European Memories

of the Gulag


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Jacow  SHATS

Jakow Shats was born in Riga, Latvia, in 1929 to a well-off middle-class Riga family; his father was a pharmacist, they lived in a fine flat in the city centre and every year moved out to their house in Jūrmala on the Baltic coast.

They were deported on the night of 14 June 1941 to the Krasnoyarsk region. His father was sentenced to hard labour as a “socially dangerous element” and separated from them to be sent to a camp. But by good luck, during the night the railway workers didn’t manage to uncouple the men’s carriage from the train and on arrival many families were reunited.

Her parents were set to forestry work, Jakow spent his days in the hut, because he had no warm clothes to go out or go to school in. Life was harsh, the days were long and sad, his parents’ distress upset the boy’s life and in the summer he joined in with the farm work to help the family survive through the hard war years.

His paternal uncle was a journalist and at the end of the war managed to get them released by demonstrating the charity work that Jakow’s father had done for political prisoners in pre-war Latvia. 

In 1946, they were allowed to return to Riga, they could not get their flat back, but his father was able to resume his work in a pharmacy and Jakow completed his studies, became an engineer and started a family. With Latvian independence he got his house in Jūrmala back and since then he has spent his summers there with his wife.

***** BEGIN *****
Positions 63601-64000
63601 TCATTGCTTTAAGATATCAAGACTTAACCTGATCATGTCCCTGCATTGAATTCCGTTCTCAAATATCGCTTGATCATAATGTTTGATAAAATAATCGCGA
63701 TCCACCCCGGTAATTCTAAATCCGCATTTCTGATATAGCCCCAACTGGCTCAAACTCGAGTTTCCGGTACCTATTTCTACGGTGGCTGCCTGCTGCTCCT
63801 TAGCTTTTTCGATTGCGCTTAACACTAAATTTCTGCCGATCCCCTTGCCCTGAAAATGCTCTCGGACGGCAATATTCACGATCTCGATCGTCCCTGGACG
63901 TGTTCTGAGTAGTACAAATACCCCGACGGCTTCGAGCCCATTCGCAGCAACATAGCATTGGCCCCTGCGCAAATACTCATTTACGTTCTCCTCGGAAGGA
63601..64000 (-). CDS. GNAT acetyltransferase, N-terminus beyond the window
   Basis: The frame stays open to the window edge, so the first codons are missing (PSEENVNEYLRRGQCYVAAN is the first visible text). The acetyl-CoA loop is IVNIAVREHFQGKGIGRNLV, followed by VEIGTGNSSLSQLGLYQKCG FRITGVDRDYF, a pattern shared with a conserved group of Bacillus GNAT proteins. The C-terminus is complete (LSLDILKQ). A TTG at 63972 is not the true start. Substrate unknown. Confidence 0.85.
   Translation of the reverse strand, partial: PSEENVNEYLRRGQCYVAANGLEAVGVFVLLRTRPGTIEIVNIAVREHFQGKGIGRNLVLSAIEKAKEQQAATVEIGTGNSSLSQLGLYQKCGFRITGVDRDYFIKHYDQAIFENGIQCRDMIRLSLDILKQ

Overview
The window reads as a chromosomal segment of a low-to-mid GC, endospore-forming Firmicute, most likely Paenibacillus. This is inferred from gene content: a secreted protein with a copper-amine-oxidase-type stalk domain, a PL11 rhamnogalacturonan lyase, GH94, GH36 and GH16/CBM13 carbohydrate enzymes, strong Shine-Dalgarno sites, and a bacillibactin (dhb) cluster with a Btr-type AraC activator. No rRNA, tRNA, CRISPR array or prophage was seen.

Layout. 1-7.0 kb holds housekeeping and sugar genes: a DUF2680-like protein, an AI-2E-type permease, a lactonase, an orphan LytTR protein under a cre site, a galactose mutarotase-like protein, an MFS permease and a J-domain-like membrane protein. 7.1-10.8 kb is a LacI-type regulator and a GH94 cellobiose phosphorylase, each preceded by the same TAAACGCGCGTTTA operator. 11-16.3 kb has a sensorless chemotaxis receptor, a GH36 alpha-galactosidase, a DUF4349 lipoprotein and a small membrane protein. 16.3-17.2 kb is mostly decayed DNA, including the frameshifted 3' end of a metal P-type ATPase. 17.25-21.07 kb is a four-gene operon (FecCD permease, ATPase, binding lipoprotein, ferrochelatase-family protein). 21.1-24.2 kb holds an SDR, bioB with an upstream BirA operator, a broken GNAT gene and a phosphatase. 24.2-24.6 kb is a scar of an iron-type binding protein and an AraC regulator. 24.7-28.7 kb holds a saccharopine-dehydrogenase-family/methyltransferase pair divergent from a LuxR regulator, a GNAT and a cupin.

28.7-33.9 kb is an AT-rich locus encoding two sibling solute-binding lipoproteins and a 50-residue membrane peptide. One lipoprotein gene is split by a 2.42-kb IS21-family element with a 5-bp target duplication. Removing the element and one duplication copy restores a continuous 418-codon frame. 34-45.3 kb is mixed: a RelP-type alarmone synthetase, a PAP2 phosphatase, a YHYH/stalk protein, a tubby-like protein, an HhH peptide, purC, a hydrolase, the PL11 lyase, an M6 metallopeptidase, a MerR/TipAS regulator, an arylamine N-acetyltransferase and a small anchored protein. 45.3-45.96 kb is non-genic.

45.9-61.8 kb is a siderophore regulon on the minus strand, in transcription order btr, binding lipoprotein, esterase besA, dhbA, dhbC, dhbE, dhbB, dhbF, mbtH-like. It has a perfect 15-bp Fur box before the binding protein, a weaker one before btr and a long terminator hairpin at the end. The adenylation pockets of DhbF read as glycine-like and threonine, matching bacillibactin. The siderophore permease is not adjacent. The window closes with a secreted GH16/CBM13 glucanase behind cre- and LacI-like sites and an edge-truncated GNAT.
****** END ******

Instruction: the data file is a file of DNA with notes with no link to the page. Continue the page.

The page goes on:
"They ordered us out of the train and onto buses and took us north of Kansk [Канск] in Taseevo district ([Тасеевский райог]. There, they found us accommodation with local people, took our passports away and gave my father a paper to report with every week. That is how our life in Siberia began.

My parents were not allowed to do intellectual work, they had no authorisation. They could only do very hard physical tasks, such as work in forestry, kolkhoz or camps. Remember that all of us deportees were townsfolk, not used to hard labour in the fields.

Remember, too, that in that region it is very cold in winter, down to minus 50°C. We were not prepared for the cold; we’d been arrested and deported in June and hadn’t brought any warm clothes with us; there were major supply problems, the locals also suffered from the lack of food, and a lot of deportees who didn’t manage to sell or barter clothes died of hunger.

Q. Did you go to school?

I didn’t go to school because I had no warm clothes to go out in; in winter you had to have fur coats, hats, warm boots, and I didn’t have any; so for three years I couldn’t go to school and it wasn’t until 1944 that my parents could afford to buy clothes, so I then went to school for two years. We spent five years in Siberia.

Q. You didn’t go to school. What did you and your sister do?

All of us in the family worked, my parents started working because if you didn’t work you had no money and you couldn’t afford the essentials. My mother worked, my sister worked. In 1943 my elder sister was drafted again and sent further to the east, where a railway line was being built.

Q. What work did your family do in the Krasnoyarsk region?

We felled trees, my second sister was drafted to help with floating timber downstream. I was younger than 18, under age, but I went working too with my mother in the fields on the kolkhoz, I helped my mother during the harvest and took part in the fieldwork in that way."


The Riga ghetto; Rumbula; the Kaiservald concentration camp


Becoming Soviet?


Release and return


Jewish memories and Latvian memories